Want to read Slashdot from your mobile device? Point it at m.slashdot.org and keep reading!


Forgot your password?
Space Science

How Will the Constellations Change In 50K Years? 69

astroengine writes "The stars are not static points in the sky; they move over time. That means the constellations are shifting too. With the help of NASA astronomer Robert Hurt, five famous constellations are visualized 50,000 years in the future."
This discussion has been archived. No new comments can be posted.

How Will the Constellations Change In 50K Years?

Comments Filter:
  • That's pretty cool (Score:5, Interesting)

    by BadAnalogyGuy ( 945258 ) <BadAnalogyGuy@gmail.com> on Saturday October 02, 2010 @03:31AM (#33768824)

    In 50,000 years, humans will probably not even be on Earth anymore. Either we will have annihilated ourselves, or we will have migrated to other worlds. In 6,000 years we have gone from the dawn of history to a worldwide information network and space travel. In 9 times that time, we should be much further along!

    What would those constellations look like from our new homes near other star systems?

  • by MartinSchou ( 1360093 ) on Saturday October 02, 2010 @04:18AM (#33768932)

    Not so much what the constellations looked like, when they were first dreamed up, but more what the fuck they were smoking?

    I can't draw stick figures (even XKCD), and yet I can easily tell that none of the constellations look like what they're supposed to.

  • ... and Celestia (Score:3, Interesting)

    by Anonymous Coward on Saturday October 02, 2010 @04:37AM (#33769000)

    And if someone wants to know what the constellations look like from 5k light years away today (or in 50k years), please run Celestia (http://www.shatters.net/celestia/)

    Bonus -- modpacks allow real time simulation of spacecraft from Star Wreck to Blake's 7 and from Red Dwarf via Battlestar Galactica to Star Wars.

    Everyone's chance to make the Kessel run in under 12 parsecs.

  • Betelguese (Score:5, Interesting)

    by mister_playboy ( 1474163 ) on Saturday October 02, 2010 @06:06AM (#33769252)

    A more interesting change to Orion would be Betelguese going supernova [wikipedia.org] (and that event becoming visible on Earth) in the next 50,000 years.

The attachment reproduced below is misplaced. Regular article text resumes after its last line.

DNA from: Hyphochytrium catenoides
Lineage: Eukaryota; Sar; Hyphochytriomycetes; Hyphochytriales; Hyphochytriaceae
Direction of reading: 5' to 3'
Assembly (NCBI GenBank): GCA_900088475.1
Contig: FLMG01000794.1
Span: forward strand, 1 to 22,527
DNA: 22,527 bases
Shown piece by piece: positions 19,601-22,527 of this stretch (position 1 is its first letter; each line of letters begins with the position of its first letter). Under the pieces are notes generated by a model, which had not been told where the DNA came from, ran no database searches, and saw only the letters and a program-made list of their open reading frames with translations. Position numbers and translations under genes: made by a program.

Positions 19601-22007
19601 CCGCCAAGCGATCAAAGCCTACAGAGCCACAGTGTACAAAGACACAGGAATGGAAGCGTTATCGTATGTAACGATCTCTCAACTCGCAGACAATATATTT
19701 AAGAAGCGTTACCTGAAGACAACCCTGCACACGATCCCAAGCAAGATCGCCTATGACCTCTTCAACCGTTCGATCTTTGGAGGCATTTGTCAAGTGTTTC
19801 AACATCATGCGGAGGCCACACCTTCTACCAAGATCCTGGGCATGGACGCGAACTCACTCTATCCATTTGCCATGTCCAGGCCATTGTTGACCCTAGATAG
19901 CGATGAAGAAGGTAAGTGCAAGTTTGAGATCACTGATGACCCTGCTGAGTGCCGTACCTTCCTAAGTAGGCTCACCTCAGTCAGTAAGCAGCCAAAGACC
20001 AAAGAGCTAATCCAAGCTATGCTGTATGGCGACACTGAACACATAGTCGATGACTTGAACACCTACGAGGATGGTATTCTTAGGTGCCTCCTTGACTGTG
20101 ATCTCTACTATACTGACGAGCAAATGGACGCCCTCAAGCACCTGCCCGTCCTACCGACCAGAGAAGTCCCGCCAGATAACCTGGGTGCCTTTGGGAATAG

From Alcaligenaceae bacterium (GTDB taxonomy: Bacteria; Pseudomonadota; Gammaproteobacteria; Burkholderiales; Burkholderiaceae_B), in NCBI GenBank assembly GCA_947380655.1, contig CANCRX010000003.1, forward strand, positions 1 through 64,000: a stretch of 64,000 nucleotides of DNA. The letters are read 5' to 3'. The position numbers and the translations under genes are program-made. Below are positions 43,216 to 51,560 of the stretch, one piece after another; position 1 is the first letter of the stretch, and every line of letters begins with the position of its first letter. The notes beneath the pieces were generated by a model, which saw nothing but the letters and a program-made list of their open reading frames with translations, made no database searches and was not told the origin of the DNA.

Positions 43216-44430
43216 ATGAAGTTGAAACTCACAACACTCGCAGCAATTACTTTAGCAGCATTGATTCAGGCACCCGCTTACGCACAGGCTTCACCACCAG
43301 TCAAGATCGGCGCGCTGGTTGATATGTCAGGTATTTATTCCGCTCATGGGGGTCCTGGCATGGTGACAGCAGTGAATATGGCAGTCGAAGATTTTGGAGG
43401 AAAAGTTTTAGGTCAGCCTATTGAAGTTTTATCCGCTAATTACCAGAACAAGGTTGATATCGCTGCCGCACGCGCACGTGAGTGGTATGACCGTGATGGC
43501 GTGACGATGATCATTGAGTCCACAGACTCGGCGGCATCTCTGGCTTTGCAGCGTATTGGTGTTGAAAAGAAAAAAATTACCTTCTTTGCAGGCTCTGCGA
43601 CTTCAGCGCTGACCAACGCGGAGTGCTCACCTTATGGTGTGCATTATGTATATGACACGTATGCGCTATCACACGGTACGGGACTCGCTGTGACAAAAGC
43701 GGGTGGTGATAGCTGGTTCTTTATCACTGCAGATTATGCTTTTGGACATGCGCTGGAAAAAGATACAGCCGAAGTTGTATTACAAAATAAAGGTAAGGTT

Betelgeuse is already old for its size class and will explode relatively soon compared to its age. At the current distance of Betelgeuse from the Earth, such a supernova explosion would be the brightest recorded; outshining the Moon in the night sky and becoming easily visible in broad daylight.

  • by tommituura ( 1346233 ) on Saturday October 02, 2010 @07:01AM (#33769380)
    I sure hope someone could tell me if these findings tell us if the stars will be right during the next 50k years... It would make me at ease knowing how much time we have left before the great old ones... unless, of course, they are coming soon. Even then, I'd like to have the information so I could make preparations (namely, leave this world.)
  • by ladoga ( 931420 ) on Saturday October 02, 2010 @09:23AM (#33769742)
    You could also say that the empire shifted it's capital to Konstantinopolis, which was a central trade hub and easily defendable. Meanwhile the city of Rome became increasingly irrelevant and was lost to germanic tribes in 410 and 472AD. It was captured back by the Roman Empire, which later in medieval times the Pope (previously one of bishops of orthodox christian church)and his western vassals began to call Byzantine or Greek empire due to propaganda reasons. Interestingly it was the Pope who ruled the city of Rome after the Empire finally lost it to Lombards in 751 AD.

    The empire that was centered in Konstantinopolis was ruled by emperors in direct succession to the ancient Roman emperors and the name of the state remained Imperium Romanum until it's very end in 1461 (fall of Trebizond). Their neighbors called them Romans as well (Rom, in turkish and so forth). Greek had been de facto language of the eastern part of the Roman empire during its whole existence so it's not suprising that use of latin lessened in administrative tasks during the centuries as the western parts of the empire were lost. This ofcourse gave good fuel to papal propaganda of "Greek empire".

    It wasn't the barbarians, but the Crusaders who by sacking Constantinople during the 4th Crusade, dealt the Roman Empire the blow from which it never recovered. Constantinople finally fell to Turks in 1453.

    http://en.wikipedia.org/wiki/Byzantine_empire [wikipedia.org]
    http://en.wikipedia.org/wiki/Fourth_Crusade [wikipedia.org]

    When it comes to Greek civilization and culture, it's still alive and kicking. So don't call it dead yet.

"To take a significant step forward, you must make a series of finite improvements." -- Donald J. Atwood, General Motors